In popular culture, Experiencing Nirvana could probably mean a few things. As a book title, perhaps our minds will first think of a transcendent state in Buddhism that bypasses a sense of self and brings peace of mind, away from suffering; away from life or death.
That was most likely not the mindset of Bruce Pavitt, founder of the legendary music label Sub Pop, when he spent 8 days documenting the grueling European tour of three of their main bands: Mudhoney, TAD and an up and coming opening act called Nirvana.
This tense 8-day period represented a turning point in what would soon become the biggest band in the world. A week might sound like a small time frame after an exhausting six weeks on the road, but enough stuff occurred to make this collection a rare document of one the biggest breakthroughs in music history.
Mudhoney was the bigger name back then, as they should have been. Nirvana was going through some rocky times and their singer and guitarist, Kurt Cobain, was drained and homesick. Pavitt managed to capture the final leg of their tour, witnessed them almost break up in Rome and get their shit back together just in time to do a historic show at Sub Pop’s LameFest Showcase in London, where the band won over everyone, even getting NME to proclaim them “Sub Pop’s answer to The Beatles”.
The grainy pictures are kind of appropriate to a period where a DIY attitude hadn’t really launched huge stars yet but, unknown to everyone, it was bound to happen very soon. Looking at this from Pavitt’s perspective gives us much more of an insider look than if this had been done by a professional photographer. It gives us the point of view of someone who’s resourceful and appreciative of imperfections, much like the bands that were part of it.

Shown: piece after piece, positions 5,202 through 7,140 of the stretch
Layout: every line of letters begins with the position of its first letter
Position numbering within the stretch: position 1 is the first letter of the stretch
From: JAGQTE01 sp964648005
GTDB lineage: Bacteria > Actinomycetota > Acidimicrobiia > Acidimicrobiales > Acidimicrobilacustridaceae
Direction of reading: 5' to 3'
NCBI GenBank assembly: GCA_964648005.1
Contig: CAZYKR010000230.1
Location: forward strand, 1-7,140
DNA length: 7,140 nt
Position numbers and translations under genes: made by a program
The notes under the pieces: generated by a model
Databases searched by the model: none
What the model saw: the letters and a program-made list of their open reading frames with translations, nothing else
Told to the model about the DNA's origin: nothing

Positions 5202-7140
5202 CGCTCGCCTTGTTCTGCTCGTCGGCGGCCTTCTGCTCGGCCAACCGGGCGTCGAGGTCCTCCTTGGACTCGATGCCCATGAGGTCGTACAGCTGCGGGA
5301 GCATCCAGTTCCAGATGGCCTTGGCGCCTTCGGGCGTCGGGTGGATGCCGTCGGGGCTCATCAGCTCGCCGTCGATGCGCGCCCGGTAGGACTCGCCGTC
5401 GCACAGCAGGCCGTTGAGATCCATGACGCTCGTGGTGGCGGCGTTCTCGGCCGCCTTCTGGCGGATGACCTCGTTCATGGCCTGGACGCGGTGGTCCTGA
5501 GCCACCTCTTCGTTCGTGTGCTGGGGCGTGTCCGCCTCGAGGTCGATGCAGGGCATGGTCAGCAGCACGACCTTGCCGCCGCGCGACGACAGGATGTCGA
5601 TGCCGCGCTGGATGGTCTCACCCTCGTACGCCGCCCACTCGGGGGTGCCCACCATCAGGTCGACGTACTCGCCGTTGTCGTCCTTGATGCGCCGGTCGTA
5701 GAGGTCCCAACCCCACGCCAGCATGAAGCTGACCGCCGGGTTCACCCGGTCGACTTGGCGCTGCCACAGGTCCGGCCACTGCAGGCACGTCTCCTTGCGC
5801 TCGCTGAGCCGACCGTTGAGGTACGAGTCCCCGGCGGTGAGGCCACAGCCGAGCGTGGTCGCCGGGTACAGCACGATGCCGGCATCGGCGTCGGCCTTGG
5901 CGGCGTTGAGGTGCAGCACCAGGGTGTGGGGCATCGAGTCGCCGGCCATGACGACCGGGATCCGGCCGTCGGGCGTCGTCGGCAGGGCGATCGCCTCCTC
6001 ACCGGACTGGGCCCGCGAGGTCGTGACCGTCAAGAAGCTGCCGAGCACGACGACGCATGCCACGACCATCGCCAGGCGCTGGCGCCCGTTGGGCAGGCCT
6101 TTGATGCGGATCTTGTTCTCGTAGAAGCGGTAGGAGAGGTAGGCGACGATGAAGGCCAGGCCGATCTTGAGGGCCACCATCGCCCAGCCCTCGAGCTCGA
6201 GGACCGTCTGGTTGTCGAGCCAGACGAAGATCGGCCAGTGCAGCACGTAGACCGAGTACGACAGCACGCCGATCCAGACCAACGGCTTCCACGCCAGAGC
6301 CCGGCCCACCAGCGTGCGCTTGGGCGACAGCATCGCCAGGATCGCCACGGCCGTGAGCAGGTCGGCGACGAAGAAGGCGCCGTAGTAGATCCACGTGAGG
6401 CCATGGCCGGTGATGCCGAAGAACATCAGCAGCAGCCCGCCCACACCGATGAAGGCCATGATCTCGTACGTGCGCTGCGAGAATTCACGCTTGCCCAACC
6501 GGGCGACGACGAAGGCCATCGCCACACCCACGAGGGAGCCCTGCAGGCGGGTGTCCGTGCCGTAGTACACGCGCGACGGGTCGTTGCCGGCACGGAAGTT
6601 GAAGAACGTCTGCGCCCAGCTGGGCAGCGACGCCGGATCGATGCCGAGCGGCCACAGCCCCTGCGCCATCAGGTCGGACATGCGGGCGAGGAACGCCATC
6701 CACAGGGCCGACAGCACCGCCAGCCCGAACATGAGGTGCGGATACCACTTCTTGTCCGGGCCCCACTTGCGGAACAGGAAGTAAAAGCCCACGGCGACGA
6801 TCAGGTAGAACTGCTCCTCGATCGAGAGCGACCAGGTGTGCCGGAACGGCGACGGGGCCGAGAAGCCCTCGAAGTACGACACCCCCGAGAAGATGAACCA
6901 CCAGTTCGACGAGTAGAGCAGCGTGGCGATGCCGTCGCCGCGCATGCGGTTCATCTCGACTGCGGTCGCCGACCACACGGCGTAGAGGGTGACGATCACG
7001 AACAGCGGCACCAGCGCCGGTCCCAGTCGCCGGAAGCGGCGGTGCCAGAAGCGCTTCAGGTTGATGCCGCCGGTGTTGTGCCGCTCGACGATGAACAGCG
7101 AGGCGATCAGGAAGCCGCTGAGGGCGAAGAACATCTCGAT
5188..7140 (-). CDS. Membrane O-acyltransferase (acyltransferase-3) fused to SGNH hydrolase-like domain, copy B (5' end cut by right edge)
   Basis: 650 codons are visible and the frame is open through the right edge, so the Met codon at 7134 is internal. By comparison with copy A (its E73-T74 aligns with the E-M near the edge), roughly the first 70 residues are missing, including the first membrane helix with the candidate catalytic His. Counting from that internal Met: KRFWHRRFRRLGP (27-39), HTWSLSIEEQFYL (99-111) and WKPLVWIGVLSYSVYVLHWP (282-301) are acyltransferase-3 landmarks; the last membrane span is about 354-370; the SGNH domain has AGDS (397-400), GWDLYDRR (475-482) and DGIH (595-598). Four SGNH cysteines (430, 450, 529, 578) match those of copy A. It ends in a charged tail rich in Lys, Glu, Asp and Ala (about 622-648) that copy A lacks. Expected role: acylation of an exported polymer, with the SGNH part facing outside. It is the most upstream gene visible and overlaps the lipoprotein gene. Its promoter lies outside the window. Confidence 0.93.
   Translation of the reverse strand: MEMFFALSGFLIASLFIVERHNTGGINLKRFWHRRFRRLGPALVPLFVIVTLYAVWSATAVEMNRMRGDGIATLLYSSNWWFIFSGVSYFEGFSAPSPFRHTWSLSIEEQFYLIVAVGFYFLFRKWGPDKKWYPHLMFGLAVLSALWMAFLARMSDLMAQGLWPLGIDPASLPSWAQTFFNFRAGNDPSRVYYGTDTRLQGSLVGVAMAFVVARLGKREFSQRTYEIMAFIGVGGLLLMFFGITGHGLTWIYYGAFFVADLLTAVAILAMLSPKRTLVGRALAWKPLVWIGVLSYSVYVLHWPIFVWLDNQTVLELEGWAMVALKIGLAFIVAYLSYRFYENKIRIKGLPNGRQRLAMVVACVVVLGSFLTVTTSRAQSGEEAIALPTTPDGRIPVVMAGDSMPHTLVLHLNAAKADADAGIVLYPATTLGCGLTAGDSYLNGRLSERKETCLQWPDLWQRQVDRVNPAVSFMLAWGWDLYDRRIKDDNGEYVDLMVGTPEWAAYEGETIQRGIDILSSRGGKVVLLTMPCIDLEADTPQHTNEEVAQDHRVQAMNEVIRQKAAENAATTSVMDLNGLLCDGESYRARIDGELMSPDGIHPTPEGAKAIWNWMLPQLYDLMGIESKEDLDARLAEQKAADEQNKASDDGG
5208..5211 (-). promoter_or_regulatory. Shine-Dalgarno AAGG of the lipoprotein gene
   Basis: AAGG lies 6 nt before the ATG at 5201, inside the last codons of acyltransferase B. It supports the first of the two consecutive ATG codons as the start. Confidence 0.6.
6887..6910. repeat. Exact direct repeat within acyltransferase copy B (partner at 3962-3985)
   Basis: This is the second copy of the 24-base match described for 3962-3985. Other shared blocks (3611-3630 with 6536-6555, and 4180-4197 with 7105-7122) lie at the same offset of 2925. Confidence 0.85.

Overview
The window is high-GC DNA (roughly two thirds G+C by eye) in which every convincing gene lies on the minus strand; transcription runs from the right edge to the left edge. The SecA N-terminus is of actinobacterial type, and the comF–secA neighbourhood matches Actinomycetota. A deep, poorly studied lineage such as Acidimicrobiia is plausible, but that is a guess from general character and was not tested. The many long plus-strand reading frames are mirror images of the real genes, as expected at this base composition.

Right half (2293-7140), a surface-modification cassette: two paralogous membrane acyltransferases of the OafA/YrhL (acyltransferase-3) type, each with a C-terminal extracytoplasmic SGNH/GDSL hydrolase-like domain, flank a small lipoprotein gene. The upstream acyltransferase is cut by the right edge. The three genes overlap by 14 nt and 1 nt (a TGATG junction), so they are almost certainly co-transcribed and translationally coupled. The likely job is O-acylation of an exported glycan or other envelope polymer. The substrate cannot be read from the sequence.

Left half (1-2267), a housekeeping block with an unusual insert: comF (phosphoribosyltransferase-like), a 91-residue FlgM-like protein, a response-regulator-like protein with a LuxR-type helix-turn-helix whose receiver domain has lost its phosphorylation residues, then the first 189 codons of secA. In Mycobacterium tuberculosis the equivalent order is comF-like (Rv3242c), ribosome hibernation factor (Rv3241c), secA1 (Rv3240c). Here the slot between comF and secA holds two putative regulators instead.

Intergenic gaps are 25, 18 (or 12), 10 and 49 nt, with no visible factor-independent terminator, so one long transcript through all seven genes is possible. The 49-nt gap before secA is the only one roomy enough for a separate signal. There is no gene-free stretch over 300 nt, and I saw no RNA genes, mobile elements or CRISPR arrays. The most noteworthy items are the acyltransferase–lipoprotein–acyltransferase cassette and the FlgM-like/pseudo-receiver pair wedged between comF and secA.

Experiencing Nirvana was released as an e-book in 2012, but at the end of last year the Brooklyn-based publisher Bazillion Points put out a much needed hardcover version, which now includes some professional black-and-white pictures from the LameFest show by photographer Steve Double. The contrast with Pavitt’s photos has a beautiful effect, reflecting how the perception of the band changed overnight. These were the same guys, but the media payed attention now and with that, their public image changed forever. It’s awesome to see them in spontaneous situations, though, before burning out and the whole phenomenon happened. This is what touring was all about in the pre-Nevermind days. It’s a look into the way a real band approached music and the lifestyle on the road without expectations, before the world chewed them up and spat them out. A real treat for all fans.